On Friday night, Jan. 27, 1956. Martin Luther King slumped home, another long strategy session under his belt. He found Coretta asleep. He paced and knocked about, his nerves still on edge. Presently the phone rang, a sneering voice on the other end: “Leave Montgomery immediately if you have no wish to die.” King’s fear surged; he hung up the phone, walked to his kitchen, and with trembling hands, put on a pot of coffee and sank into a chair at his kitchen table. Here was the prelude to King’s most profound spiritual experience, described in his book, Stride Toward Freedom.
I was ready to give up. With my cup of coffee sitting untouched before me, I tried to think of a way to move out of the picture without appearing a coward. In this state of exhaustion, when my courage had all but gone, I decided to take my problem to God. With my head in my hands, I bowed over the kitchen table and prayed aloud. The words I spoke to God that midnight are still vivid in my memory. “I am here taking a stand for what I believe is right. But now I am afraid. The people are looking to me for leadership, and if I stand before them without strength and courage, they too will falter. I am at the end of my powers. I have nothing left. I’ve come to the point where I can’t face it alone.”
At that moment, I experienced the presence of the Divine as I had never experienced God before. It seemed as though I could hear the quiet assurance of an inner voice saying: “Stand up for justice, stand up for truth; and God will be at your side forever.” Almost at once my fears began to go. My uncertainty disappeared. I was ready to face anything.”
Three days later a bomb blasted his house and his family escaped harm by a hairsbreadth. “Strangely enough,” King later wrote, “I accepted the word of the bombing calmly. My religious experience a few nights before had given me the strength to face it.”
-as described by John Dear in the National Catholic Reporter January 7, 2006
Recently, the church calendar introduced me to the life and witness of Harriet Bedell. (Apparently, I skipped the class that taught about her.) After studying at the New York Training School for Deaconesses, she became a missionary-teacher among the Cheyenne in Oklahoma. In 1916, she was sent to Alaska, ending up serving as a teacher and nurse at St. John’s in the Wilderness at Allakaket, 40 miles south of the Arctic Circle, sometimes traveling by dogsled to remote villages. In 1932, hearing about the plight of the Seminoles in Florida, Bedell used her own money to reopen a mission among the Mikasuki Indians. She worked to revive their traditional crafts. The arts and crafts store they established greatly bolstered the local economy. Bedell continued her ministry of health care, education, and economic empowerment until 1960 when Hurricane Donna wiped out her mission.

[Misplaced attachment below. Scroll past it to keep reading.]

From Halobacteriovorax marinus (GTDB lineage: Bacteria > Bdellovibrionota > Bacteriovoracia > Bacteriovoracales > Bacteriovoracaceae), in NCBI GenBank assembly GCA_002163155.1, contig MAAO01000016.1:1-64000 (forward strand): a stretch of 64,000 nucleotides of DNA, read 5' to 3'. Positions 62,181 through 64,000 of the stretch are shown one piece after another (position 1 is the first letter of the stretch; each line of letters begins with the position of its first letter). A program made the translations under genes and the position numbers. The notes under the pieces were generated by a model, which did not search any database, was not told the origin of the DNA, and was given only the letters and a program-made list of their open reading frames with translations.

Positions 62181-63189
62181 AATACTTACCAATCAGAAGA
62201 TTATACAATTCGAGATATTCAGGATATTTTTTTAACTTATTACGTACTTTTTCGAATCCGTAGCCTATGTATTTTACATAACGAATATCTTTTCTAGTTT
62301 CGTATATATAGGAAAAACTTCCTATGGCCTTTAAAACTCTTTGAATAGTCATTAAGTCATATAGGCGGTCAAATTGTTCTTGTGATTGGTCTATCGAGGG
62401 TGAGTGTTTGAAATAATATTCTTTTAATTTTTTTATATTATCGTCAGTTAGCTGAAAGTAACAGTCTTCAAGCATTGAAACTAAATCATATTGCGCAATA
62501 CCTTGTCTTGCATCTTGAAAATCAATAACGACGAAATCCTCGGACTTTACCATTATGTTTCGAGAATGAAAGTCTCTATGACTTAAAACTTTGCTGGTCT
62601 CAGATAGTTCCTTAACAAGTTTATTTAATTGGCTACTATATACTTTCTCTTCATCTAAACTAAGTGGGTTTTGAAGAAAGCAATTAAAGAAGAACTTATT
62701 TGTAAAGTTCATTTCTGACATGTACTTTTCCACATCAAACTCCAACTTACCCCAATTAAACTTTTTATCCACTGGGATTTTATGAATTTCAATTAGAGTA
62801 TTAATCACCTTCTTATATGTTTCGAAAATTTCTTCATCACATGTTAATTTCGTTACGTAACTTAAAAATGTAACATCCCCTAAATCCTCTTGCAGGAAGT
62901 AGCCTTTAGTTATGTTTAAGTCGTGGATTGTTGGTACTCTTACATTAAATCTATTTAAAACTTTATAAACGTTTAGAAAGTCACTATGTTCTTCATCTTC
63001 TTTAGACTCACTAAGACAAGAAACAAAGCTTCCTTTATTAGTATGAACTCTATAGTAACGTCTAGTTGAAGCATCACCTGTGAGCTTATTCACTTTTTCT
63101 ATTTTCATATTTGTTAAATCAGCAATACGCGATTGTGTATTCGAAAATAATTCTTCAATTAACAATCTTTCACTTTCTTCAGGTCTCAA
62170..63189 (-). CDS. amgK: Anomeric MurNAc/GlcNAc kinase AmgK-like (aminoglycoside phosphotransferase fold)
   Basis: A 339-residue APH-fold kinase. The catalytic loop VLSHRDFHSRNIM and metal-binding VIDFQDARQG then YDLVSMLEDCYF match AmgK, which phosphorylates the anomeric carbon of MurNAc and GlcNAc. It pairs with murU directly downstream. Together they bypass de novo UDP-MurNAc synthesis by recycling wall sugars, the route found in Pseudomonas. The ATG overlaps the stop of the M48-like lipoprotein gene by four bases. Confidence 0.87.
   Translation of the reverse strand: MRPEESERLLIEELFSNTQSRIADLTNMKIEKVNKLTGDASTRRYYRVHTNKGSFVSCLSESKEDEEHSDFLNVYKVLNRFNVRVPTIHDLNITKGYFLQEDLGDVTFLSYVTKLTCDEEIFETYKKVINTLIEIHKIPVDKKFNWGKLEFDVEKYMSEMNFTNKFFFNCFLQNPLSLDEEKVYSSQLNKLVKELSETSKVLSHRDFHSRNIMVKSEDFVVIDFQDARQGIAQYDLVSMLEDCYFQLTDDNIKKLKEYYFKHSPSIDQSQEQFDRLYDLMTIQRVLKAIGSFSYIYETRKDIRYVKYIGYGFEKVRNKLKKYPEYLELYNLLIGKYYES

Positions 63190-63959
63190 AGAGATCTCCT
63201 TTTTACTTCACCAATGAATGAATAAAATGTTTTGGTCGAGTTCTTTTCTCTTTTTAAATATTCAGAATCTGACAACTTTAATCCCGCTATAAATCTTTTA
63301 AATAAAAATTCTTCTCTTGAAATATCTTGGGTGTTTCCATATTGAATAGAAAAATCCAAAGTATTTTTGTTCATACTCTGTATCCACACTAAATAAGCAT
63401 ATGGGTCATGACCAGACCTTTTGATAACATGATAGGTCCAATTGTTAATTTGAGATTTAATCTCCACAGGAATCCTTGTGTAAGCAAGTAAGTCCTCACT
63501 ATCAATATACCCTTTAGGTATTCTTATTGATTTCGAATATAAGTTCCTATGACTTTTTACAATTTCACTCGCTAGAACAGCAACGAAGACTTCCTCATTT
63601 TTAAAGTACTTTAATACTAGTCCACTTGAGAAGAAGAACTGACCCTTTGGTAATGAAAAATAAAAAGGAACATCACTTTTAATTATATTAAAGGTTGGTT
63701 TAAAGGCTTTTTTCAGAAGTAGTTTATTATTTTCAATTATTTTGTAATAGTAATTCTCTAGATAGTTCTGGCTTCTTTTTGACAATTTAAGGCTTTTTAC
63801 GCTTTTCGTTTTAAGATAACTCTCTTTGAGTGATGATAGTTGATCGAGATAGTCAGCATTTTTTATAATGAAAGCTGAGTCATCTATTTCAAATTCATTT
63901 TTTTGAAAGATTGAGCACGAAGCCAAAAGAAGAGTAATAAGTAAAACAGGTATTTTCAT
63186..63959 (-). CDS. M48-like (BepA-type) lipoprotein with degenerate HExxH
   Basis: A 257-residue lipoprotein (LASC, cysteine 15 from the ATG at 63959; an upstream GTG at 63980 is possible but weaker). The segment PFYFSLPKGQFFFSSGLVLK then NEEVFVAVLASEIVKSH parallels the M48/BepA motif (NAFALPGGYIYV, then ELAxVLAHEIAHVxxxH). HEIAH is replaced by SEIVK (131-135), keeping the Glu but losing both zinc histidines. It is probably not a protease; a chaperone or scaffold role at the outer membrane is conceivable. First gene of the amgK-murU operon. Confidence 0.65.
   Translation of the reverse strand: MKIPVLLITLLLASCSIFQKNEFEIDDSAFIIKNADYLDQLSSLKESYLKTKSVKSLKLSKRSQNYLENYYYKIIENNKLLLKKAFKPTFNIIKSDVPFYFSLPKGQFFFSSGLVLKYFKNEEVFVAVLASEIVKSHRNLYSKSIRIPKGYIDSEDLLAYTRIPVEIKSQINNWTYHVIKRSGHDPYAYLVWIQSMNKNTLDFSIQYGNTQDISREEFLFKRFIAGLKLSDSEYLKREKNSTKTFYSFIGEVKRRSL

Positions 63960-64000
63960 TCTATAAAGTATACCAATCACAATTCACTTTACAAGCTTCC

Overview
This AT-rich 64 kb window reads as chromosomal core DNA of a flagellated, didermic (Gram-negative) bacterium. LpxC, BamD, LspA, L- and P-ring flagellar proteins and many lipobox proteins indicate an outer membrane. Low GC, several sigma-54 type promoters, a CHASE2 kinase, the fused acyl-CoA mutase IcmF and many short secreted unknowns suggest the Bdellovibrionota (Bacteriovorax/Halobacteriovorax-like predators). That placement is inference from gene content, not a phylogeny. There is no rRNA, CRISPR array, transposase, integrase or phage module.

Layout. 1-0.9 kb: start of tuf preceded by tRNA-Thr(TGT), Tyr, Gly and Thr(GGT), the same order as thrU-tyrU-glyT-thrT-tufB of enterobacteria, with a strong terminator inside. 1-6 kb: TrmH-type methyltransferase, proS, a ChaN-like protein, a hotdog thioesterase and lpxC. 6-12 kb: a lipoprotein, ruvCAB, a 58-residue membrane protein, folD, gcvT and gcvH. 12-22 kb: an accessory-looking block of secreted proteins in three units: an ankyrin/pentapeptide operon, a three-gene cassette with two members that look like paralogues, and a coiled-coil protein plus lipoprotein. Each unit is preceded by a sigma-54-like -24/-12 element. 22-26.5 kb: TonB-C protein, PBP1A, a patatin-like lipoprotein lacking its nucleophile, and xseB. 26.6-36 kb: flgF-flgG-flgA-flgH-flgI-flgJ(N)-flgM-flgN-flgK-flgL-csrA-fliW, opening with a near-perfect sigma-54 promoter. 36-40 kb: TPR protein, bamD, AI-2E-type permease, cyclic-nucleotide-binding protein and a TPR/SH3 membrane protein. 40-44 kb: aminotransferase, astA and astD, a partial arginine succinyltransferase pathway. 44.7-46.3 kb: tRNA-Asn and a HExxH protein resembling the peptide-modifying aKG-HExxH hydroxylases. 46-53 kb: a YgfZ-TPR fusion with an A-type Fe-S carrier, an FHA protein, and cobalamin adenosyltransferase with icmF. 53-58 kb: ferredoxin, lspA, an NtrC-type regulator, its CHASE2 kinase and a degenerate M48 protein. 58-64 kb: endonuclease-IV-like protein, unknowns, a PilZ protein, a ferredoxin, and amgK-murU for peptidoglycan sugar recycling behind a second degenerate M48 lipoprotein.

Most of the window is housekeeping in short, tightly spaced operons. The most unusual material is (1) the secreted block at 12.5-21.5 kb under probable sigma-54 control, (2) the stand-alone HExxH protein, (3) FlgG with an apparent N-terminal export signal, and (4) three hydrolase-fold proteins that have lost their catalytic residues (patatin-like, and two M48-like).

That’s what caught my attention. Writing from coastal North Carolina, I occasionally hear folks refer to hurricanes as acts of God. I dislike the term. I thought about this woman, about the devoted labor that went into her decades of ministry, wiped out in a day by a storm. How did she keep going? How does one make holy sense of such a thing?
Another story: A family friend was a theology student, proficient in languages, including biblical Greek. A few decades ago, after studies were completed, she answered a call to go to the Sudan. She spent 13 years working there in a remote village with a group of people that had never had access to the Christian scriptures. She learned their language. Painstakingly over those 13 years, she translated all of the New Testament. She was forced to flee in a time of political upheaval. All her translation work was destroyed. No flash drive. No cloud. Gone. How does one make holy sense of that?
Malcolm Muggeridge, the British journalist, spent time in Calcutta with Mother Teresa, reporting on her work. After wrapping his mind about what the work entailed, he wondered how she could continue. The depth of poverty in Calcutta was overwhelming. Her efforts, noble as they were, seemed insignificant. Muggeridge asked: How do you keep going? How could one make holy sense out of what she was doing?
Mother Teresa answered: God calls me to be faithful, not necessarily successful.
On this day when we remember Martin Luther King, we might ask how he kept going. How easy it would have been for him to stay in the pulpit in his prominent church, remaining at home with family. It might seem that all his work was swept away in a second on the balcony of that Memphis hotel. How do we make holy sense of that? How did he keep going? Maybe there’s an answer in the story excerpt above.
These days, we face a mountain of coincident crises: record pandemic deaths, economic challenge, scandalous inequality, racial divide centuries old, political upheaval, political and religious leadership fails, democratic values under attack. On top of that, in each of our own lives, we know that suffering is the promise life always keeps. A friend speaks of personal tsunamis. How do we keep going? How do we make holy sense?
Perhaps this morning, on this particular holiday, in this new year, we can focus on what it means in our own lives to simply be faithful, even if it doesn’t mean being successful. Where is that a challenge? Where might there be an opportunity? Can we faithfully remember that God is with us in that experience?
Maybe that can help us make some holy sense of crazy days.